Upon the culmination of my undergraduate studies I knew that I wanted to pursue further a career based on scientific research, so I enrolled in the Masters program at Binghamton University. For my M.S.,I examined nutrient (nitrogen & phosphorous) allocation within the invasive wetland plant species, purple loosestrife, and compared that to the native broad-leaved cattail. I also examined the effects of this particular invasive plant on wetland biogeochemistry. During my tenure at Binghamton, I was fortunate to be involved as a fellow with another NSF GK-12 program geared toward promoting science education at the elementary and middle school level. I worked with three different 3rd grade classrooms. In this role, I co-taught science lessons based on the 5E (Engage-Explore-Explain-Elaborate-Evaluate) method with the students’ primary instructor. In this setting, my objective was to act as a supplementary scientific resource, as well as to actively participate in the lesson planning and the enactment of those lessons.I am tremendously thrilled to be participating again in such a positive, efficacious and rewarding educational experience, for the students, teachers and the fellows. It is my goal to convey to students my unbridled enthusiasm for scientific study, as well as to use my experiences, talents, and values to provide positive learning experiences. In addition, I look forward to continuing my science education in conjunction with my desired endeavor to teach others. Helping students to fortify their own foundations is our investment in the scientists and society of the future. I look forward to meeting and working with the new teachers and the new students.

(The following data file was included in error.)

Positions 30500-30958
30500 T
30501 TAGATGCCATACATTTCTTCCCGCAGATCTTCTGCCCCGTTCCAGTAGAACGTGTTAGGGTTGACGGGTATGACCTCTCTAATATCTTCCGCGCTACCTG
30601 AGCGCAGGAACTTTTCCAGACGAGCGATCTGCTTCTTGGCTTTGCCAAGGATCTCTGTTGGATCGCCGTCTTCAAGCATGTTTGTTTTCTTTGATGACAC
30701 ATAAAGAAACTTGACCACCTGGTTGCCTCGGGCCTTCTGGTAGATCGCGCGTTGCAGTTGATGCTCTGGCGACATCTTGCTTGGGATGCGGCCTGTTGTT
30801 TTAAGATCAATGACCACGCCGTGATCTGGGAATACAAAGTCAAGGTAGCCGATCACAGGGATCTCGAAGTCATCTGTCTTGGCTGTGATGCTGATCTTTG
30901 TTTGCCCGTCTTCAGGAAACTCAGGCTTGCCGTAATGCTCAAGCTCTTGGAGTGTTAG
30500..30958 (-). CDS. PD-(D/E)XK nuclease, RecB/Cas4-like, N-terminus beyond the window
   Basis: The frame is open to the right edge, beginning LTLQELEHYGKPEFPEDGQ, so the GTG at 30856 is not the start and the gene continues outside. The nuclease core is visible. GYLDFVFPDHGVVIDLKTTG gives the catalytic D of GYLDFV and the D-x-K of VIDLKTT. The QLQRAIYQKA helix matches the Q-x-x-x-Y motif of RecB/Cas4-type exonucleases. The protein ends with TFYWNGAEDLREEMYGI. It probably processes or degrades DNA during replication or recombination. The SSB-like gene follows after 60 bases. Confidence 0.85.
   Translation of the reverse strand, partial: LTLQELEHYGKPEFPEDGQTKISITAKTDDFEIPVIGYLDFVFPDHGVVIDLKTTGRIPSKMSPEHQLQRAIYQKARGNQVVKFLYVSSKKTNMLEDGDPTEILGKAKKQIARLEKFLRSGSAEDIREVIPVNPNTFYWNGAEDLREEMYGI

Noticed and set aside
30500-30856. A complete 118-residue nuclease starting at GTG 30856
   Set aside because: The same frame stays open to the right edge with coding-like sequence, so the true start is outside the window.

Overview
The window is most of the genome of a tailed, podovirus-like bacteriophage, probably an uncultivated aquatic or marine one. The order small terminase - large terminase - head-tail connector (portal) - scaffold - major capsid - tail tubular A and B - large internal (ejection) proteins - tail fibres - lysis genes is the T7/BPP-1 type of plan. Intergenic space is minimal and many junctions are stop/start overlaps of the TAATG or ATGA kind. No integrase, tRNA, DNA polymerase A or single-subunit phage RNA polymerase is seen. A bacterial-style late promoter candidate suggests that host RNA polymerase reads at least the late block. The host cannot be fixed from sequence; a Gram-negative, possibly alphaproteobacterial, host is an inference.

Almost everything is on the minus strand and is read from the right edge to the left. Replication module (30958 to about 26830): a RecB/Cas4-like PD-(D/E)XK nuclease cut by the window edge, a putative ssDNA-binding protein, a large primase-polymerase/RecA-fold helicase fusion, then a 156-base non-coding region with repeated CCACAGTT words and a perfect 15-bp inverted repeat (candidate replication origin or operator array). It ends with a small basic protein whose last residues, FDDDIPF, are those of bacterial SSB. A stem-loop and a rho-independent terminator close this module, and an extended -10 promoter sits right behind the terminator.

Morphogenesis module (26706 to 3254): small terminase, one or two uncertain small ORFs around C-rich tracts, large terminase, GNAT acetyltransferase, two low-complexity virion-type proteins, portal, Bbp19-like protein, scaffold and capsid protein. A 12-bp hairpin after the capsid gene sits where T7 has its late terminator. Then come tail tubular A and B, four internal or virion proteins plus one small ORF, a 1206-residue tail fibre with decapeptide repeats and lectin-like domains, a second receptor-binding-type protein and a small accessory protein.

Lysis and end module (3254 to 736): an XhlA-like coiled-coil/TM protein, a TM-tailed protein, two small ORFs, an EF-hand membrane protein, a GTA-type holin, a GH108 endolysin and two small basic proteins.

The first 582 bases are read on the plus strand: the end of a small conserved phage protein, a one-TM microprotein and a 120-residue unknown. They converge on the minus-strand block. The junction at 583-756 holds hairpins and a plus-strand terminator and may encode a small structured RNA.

Anna grew up in a rural suburb of Syracuse, NY, where her interest in the natural world developed at an early age. She attended Syracuse University from 2003 – 2007 and received a Bachelors of Science degree in Environmental Biology.
During this time Anna spent a summer at the Cornell Biological Field Station investigating the effects of the zebra mussel invasion on benthic primary production. She also spent six months working on a field crew in Yellowstone National Park studying the interactions between large, ungulate grazers and grassland primary production. This research became the basis of her honors thesis entitled, “Fine root production and Consumption in a Temperate Grassland in Yellowstone National Park.”In the fall of 2007 Anna began her graduate studies at SUNY ESF as a Masters degree student in the department of Environmental Forest Biology. She will be assessing the effect of climate change on the spread of infectious diseases in Ecuador and the socioeconomic factors that lead to an increased risk of infection. Anna is interested working at the intersection of natural and social sciences in tropical developing countries, and hopes to pursue a concurrent Masters of Public Administration degree.